One of them is in new physics, but that isn’t the most likely place to find them.
I’ve only given the paper a quick perusal at this point, but a few things jump out at me:
- The proton pulses are broad (10.5 μs)
- The muons decay over a 1 km distance
- The instrumental correction is big (1048 ns)
- The analysis appears to have been done with binned data
All of these are sources of significant error, which in this context does not mean “mistake” but “uncertainty”.
To understand the first two points on the list above, think of the experiment this way: you have a machine that fires 1 second long bursts of ball bearings. They travel over a known distance, which takes them about 200 seconds. Your ball bearing detector unfortunately isn’t very good, and it only detects one bearing for every 10E15 you shoot. For the vast majority of bursts, therefore, you detect nothing at all, and the ones you do detect are distributed across the 1 second width of the burst. The individual detections tell you very little about the time-of-flight because you’ve got a +/-0.5 s uncertainty in the time of arrival simply because of not knowing where in the burst the bearing happened to be.
So you shoot a whole lot of bursts, and you time things precisely, but your detector adds an extra time delay that you calculate ought to be 0.106 seconds but is in fact 0.100 seconds. So your total time of flight is 200.100 seconds rather than the 200.106 seconds you expect. But remember, your burst length is 1.0 seconds. So you need to understand the structure of the burst extremely well or it’s going to be pretty easy to add an error that is much larger than the effect you’re looking for.
The first two points on my list are ones that affect the shape of the original distribution of neutrinos, which must be very well known. The researchers think it is.
The third point is the size of the instrumental correction: the time delays as the signal passes through the detector electronics. In this respect, I’m at a bit of a loss as to quite why the data are presented the way they are. For example Figure 11 compares the ν/p PDFs before and after the instrumental correction, but nowhere do we see the comparison of the PDFs with and without the extra 60 ns, a difference that is over ten times smaller than the physically irrelevant comparison that is displayed.
It is always best to focus your presentation on the physically interesting aspects of the data, not the incidental instrumental effects, and I am quite certain that at least one news outlet will reprint Figure 11 claiming that it shows the size of the difference between the expected arrival time and the actual arrival time.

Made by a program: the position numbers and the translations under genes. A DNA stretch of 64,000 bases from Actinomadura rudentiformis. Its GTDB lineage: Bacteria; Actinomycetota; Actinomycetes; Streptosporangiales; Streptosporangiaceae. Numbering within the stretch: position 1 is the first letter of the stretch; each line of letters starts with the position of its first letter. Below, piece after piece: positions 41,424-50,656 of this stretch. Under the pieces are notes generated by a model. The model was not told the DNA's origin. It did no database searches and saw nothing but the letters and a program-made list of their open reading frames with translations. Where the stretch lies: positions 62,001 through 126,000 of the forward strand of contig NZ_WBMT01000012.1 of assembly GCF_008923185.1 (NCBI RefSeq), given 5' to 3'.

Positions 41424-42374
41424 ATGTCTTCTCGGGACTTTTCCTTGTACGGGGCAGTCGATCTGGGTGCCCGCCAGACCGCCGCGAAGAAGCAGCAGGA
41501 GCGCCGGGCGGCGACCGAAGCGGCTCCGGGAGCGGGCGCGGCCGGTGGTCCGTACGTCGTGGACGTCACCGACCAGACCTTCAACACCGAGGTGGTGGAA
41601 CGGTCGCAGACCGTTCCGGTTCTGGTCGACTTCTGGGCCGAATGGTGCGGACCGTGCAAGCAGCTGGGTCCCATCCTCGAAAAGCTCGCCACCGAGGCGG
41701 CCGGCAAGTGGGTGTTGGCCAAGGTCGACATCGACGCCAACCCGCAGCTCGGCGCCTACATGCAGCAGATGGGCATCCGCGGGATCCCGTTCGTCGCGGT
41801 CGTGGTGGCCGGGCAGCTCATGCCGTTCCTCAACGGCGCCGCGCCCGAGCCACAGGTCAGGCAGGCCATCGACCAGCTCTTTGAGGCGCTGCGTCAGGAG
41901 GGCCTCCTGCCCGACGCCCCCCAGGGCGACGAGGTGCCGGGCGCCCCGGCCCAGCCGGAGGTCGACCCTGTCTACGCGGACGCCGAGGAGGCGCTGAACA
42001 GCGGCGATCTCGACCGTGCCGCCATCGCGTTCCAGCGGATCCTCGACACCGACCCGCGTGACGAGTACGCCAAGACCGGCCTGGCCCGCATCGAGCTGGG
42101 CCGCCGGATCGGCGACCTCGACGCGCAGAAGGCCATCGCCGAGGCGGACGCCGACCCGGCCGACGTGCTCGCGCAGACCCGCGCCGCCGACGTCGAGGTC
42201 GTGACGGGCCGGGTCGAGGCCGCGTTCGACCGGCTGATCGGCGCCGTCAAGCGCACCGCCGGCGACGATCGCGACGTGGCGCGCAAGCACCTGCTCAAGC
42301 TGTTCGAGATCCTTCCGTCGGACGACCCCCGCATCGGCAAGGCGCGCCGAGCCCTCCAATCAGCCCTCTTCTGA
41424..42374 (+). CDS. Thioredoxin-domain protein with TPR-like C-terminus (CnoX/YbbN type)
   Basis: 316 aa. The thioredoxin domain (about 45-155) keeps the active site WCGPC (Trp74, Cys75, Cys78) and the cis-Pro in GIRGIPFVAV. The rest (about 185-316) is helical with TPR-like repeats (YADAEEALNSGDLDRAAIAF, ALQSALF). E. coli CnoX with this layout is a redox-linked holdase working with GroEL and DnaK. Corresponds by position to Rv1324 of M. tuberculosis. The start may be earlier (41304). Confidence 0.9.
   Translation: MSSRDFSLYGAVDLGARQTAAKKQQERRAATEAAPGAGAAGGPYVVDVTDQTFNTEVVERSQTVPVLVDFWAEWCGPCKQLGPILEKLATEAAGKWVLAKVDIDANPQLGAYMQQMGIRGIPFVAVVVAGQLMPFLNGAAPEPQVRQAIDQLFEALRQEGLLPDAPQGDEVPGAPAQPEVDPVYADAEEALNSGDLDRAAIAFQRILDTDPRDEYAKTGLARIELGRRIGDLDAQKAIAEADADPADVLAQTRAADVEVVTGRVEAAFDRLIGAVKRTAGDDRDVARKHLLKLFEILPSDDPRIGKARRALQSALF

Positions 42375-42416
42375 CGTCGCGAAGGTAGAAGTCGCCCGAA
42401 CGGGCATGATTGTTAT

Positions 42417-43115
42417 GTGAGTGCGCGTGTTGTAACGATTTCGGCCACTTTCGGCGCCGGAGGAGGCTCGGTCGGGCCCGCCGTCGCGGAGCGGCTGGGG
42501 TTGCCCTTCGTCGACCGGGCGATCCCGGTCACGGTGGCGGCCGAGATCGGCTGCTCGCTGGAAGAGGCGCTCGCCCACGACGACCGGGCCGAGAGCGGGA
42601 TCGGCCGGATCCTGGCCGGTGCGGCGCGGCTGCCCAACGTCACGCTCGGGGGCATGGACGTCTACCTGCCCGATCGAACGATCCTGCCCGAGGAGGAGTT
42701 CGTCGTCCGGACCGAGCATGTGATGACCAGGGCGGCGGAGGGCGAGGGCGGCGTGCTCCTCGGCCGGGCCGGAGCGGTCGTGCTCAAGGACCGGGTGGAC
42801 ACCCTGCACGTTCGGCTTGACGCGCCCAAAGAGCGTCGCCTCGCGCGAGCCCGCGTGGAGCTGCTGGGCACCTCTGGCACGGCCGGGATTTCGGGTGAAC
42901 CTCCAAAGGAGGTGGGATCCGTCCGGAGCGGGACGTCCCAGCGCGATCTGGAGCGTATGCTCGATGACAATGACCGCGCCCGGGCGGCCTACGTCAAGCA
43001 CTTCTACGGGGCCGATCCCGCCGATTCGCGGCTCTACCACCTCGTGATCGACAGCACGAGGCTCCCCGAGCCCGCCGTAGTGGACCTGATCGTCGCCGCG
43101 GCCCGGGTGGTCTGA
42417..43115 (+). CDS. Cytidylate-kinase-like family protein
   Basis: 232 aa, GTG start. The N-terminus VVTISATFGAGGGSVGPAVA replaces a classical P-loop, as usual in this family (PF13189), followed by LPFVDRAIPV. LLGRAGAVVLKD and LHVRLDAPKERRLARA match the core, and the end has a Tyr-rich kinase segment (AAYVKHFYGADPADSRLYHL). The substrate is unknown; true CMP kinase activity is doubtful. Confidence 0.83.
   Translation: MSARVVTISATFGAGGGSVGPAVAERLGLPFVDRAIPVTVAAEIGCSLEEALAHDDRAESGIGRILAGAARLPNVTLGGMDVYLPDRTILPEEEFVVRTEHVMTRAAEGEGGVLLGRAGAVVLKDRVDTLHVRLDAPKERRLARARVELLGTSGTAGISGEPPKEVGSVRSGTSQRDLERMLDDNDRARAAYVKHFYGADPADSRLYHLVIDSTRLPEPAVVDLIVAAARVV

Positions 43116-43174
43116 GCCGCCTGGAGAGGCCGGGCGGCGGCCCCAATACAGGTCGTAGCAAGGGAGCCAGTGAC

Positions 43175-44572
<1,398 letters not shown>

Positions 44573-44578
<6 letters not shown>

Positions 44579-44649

As may be, the 1048 ns delay is a great place to look for mistakes that might contribute to the anomalous result, but only the people with access to the hardware can do that.
The final point is a much bigger deal. The analysis procedure is not described in sufficient detail to reproduce what they have done, but it is clear that they are somehow building up a probability distribution function (PDF) of neutrino arrival times and then computing a maximum likelihood over the mean proton pulse shape. The display in Figure 11 shows the PDF in terms of events per 150 ns, while in Figure 12 events per 50 ns is used. In either case the granularity of the PDF is far too coarse to meaningfully extract a δt of 60 ns from the data, and if they have simply run their computation on such coarsely binned data their result is almost certainly an artifact of their analysis method, not a result of miscalibrating their source terms or instrumental delays.
In general analysis should be done on unbinned data, although in this case building up a quasi-continuous proton PDF is reasonable. But the neutrino data should be left with their individual arrival times, and the perfectly well-posed statistical question, “What is the probability that these arrival times resulted form this source distribution with a time delay of δt?” No binning artifacts come into the question, then, because the source (proton) PDF can be measured on a 1 ns timescale, much smaller than the effect in question. The small number of neutrino events (16111 in all) precludes this for the neutrino PDF.
Binned vs unbinned analysis can be a bit of a religious matter amongst physicists, but I am a member of the Church of the Unbinned, and believe that the freedom from artifacts is more than worth the additional computational complexity. Continuous data should be analyzed continuously.
So it is in the subtleties of their analysis that I would go looking for the missing 60 ns, first by running an unbinned analysis to answer the probability question above. There are other places to look as well–including new physics–but this most mundane task is the one I would focus on first.